Founded in 1991, GÖPEL electronic GmbH (read Goepel) offers to the industry advanced testing and inspection systems for electronic assemblies and printed circuit boards. The company’s wide range of technology provides a basis for finding manufacturing defects at every stage of the product life cycle – from design to end-of-line. On the side-lines of the just concluded SIAT 2019, Auto Tech Review met up with Jörg Schneider, Managing Director, Automotive Test Solutions, Goepel Electronics GmbH (L) and Sandeep Reddy Cherukupalli, Director, Automotive Test Solutions, Goepel Electronics India Pvt Ltd (R) to learn more.
DEVELOPMENT OF TESTING SOLUTIONS
Goepel not only builds systems for carrying out testing alone, but is also supporting both OEMs and Tier I suppliers in the R&D process of new products. Schneider said this benefits the company by enabling it to be involved with its customers around various engineering topics during the entire lifecycle of the development of the product or vehicle, and helps in picking up on various engineering development requirements, which can then be translated into new offerings for other customers.
The company provides test and measurement equipment used for testing all types of in-vehicle electronics, barring powertrain electronic control units (ECU). These solutions are offered for various ECUs, including body control module, gearbox, electronic power steering as well as for all communication interfaces such as in-vehicle infotainment. Additionally, in the area of infotainment, which is gaining prominence, the company provides testing solutions for development of displays, clusters, rear-seat entertainment, radar sensors, ADAS cameras and 360° cameras.
The other key area Goepel offers solutions for is noise and vibration testing for seats as well for various small motors present in the vehicle. The company offers solutions to carry out functional, endurance and end-of-line testing functions.
Not much of R&D work happens in India though. However, Cherukupalli said over the next two to three years, the company plans to begin carrying out more development work for its own offerings, albeit focussing on software alone. As a global company offering solutions across the world, Goepel’s test and measurement equipment need to adhere to various international standards applicable for validation devices. This is the main reason for the company not carrying out much of product engineering out of India, Cherukupalli explained.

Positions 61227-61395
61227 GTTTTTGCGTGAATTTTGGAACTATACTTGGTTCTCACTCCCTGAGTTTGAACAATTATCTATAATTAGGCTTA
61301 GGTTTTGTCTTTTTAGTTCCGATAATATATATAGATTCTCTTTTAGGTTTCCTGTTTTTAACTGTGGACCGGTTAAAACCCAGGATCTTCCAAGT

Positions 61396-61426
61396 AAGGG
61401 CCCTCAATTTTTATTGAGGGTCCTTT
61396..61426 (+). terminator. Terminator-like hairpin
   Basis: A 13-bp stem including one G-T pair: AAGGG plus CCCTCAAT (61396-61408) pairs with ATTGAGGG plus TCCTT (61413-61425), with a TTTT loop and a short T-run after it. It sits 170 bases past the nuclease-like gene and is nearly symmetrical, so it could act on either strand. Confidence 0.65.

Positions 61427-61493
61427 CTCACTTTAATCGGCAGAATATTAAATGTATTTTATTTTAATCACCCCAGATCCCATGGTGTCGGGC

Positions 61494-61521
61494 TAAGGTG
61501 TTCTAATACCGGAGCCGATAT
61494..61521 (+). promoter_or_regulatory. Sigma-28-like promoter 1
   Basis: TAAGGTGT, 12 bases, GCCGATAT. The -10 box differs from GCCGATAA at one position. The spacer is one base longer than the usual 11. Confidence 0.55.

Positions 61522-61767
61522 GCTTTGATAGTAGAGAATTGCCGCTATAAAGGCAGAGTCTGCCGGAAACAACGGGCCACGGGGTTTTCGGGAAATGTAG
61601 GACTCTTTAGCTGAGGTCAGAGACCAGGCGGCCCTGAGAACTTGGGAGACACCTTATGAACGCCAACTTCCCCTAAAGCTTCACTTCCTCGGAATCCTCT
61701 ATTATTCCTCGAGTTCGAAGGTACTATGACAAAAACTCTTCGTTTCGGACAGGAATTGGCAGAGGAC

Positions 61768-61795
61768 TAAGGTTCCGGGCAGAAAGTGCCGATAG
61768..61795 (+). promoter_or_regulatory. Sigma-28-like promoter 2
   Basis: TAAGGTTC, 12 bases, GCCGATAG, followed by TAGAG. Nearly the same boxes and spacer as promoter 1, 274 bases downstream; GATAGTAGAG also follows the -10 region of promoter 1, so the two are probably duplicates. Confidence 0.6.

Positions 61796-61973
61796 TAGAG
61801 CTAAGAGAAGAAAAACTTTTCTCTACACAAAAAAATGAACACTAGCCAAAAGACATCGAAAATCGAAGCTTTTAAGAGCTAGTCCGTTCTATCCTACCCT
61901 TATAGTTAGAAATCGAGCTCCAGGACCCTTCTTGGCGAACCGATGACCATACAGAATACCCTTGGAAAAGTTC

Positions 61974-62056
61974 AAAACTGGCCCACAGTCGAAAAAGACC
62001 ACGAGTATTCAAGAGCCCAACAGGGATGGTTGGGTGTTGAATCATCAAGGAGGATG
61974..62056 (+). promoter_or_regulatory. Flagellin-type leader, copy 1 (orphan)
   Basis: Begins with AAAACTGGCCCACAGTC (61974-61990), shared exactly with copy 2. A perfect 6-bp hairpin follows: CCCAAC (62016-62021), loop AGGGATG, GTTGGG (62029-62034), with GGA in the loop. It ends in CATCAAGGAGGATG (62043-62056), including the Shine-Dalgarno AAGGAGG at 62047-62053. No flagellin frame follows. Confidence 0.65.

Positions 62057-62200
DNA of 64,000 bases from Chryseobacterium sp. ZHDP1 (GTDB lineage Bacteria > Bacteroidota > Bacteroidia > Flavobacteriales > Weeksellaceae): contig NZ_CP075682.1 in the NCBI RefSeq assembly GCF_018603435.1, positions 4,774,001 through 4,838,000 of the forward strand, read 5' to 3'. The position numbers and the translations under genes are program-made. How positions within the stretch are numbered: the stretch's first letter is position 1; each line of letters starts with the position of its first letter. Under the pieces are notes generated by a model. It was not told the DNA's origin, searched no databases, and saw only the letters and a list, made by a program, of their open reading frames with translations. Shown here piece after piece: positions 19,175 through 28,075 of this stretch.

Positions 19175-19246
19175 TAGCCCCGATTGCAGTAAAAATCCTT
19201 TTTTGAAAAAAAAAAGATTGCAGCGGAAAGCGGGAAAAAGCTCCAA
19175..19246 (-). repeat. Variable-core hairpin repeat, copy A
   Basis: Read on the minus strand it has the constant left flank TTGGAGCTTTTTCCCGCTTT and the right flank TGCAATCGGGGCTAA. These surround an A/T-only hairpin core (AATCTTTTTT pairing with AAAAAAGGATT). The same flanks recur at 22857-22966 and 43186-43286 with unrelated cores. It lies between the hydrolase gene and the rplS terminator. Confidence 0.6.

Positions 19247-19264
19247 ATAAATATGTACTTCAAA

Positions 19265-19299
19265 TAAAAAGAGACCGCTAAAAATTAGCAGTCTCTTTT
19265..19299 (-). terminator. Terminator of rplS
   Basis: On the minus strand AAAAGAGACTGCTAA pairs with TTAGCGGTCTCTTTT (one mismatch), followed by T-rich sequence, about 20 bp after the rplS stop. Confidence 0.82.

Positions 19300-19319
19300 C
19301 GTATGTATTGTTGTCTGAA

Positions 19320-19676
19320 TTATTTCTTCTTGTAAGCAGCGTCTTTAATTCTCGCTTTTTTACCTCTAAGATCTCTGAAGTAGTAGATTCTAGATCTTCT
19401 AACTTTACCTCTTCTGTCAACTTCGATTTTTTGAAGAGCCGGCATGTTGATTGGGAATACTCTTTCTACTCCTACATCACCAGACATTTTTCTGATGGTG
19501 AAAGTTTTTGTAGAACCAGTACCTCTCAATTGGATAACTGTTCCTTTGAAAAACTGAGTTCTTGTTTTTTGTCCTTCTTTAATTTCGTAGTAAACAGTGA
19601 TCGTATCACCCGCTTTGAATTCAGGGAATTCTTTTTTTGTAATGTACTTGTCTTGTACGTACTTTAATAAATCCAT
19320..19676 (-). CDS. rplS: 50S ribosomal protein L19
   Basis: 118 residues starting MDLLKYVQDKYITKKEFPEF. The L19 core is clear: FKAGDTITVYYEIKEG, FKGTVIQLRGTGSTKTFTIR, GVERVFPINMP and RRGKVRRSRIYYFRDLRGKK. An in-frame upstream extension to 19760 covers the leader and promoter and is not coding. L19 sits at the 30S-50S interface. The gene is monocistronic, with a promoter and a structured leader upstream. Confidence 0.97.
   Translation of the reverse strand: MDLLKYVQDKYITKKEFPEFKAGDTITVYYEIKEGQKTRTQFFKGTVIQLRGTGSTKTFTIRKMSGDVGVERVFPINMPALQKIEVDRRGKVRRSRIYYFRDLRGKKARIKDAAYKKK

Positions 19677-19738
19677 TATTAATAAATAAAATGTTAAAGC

Schneider noted that the links between different techniques needed for end-of-line testing for product development are getting more and more complex. About five to six years ago, systems were simple as there was probably a single ECU for an entertainment system that comprised one BUS interface and a power source. At present, there is multiple gateway ECUs that are running with a number of BUS interfaces, which all interact with each other – sometimes in real-time depending on the level of their criticality, Schneider explained.
There is a scenario where a large amount of data needs to be handled and analysed. Schneider said sometimes the test itself is not complex, but the complexity lies in understanding how all the multiple systems are connected to each other and point out what element of it is needed to be tested. Further, the company is also working on developing test benches for electric drives that will be seen in Germany and India over the next few years, focussing on small motors like those of windshield wipers. Schneider said the customer requirements are towards testing the efficiency of these motors.
Adoption of internet has grown the amount of infotainment usage in vehicles. Livestreaming has also increased thanks to the penetration of Android Auto and Apple CarPlay. The increased adoption of infotainment systems has led to more demand for testing equipment of these systems, and provides Goepel with an opportunity to penetrate into, due to its experience of over two-decades with in-vehicle electronics. In addition, the increasing level of complexity of CAN boxes in the vehicle, need for clusters and displays using low voltage differential signals (LVDS), and the move to TFT also provide the company with further opportunities, he added.
In terms of the types of customers using solutions from Goepel, Cherukupalli said there is a mix of OEMs and suppliers, who leverage the company’s equipment for their development work. Testing used to be carried out predominantly by Tier I suppliers earlier in the Indian scenario, but nowadays OEMs are carrying out a large amount of testing themselves. In addition, the company is witnessing an increased number of customers entering into the areas of gateway and networking testing for vehicle communication. The increasing vehicle complexities in the domestic market as well as Goepel’s work with customers for export projects is paving the way for adoption of more complex testing solutions, Cherukupalli explained.
Goepel is continuously working with customers on their projects from early development stages, especially with regards to Gateway ECUs. Cherukupalli said this enables removal of issues and errors in the initial vehicle development itself, which is an added advantage that customers get. Additionally, the company is working on providing testing solutions for electronics in seats as well as acoustic and vibrations for global companies.
TEXT: Naveen Arul